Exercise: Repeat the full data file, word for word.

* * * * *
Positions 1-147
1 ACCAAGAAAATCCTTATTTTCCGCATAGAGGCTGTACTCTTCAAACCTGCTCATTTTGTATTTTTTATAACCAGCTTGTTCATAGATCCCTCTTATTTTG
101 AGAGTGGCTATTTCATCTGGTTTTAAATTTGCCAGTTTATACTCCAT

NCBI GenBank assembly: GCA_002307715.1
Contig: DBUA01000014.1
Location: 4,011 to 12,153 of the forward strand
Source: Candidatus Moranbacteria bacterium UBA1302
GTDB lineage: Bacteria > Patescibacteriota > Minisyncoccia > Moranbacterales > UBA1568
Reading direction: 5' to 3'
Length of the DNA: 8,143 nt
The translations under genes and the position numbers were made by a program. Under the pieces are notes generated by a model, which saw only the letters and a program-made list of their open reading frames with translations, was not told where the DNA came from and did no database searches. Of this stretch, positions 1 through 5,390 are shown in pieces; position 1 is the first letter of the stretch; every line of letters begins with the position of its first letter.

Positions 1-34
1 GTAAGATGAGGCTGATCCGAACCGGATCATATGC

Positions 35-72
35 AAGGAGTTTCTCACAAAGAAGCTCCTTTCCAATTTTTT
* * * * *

Positions 1-147
1 ACCAAGAAAATCCTTATTTTCCGCATAGAGGCTGTACTCTTCAAACCTGCTCATTTTGTATTTTTTATAACCAGCTTGTTCATAGATCCCTCTTATTTTG
101 AGAGTGGCTATTTCATCTGGTTTTAAATTTGCCAGTTTATACTCCAT

NCBI GenBank assembly: GCA_002307715.1
Contig: DBUA01000014.1
Location: 4,011 to 12,153 of the forward strand
Source: Candidatus Moranbacteria bacterium UBA1302
GTDB lineage: Bacteria > Patescibacteriota > Minisyncoccia > Moranbacterales > UBA1568
Reading direction: 5' to 3'
Length of the DNA: 8,143 nt
The translations under genes and the position numbers were made by a program. Under the pieces are notes generated by a model, which saw only the letters and a program-made list of their open reading frames with translations, was not told where the DNA came from and did no database searches. Of this stretch, positions 1 through 5,390 are shown in pieces; position 1 is the first letter of the stretch; every line of letters begins with the position of its first letter.

Positions 1-34
1 GTAAGATGAGGCTGATCCGAACCGGATCATATGC

Positions 35-72
35 AAGGAGTTTCTCACAAAGAAGCTCCTTTCCAATTTTTT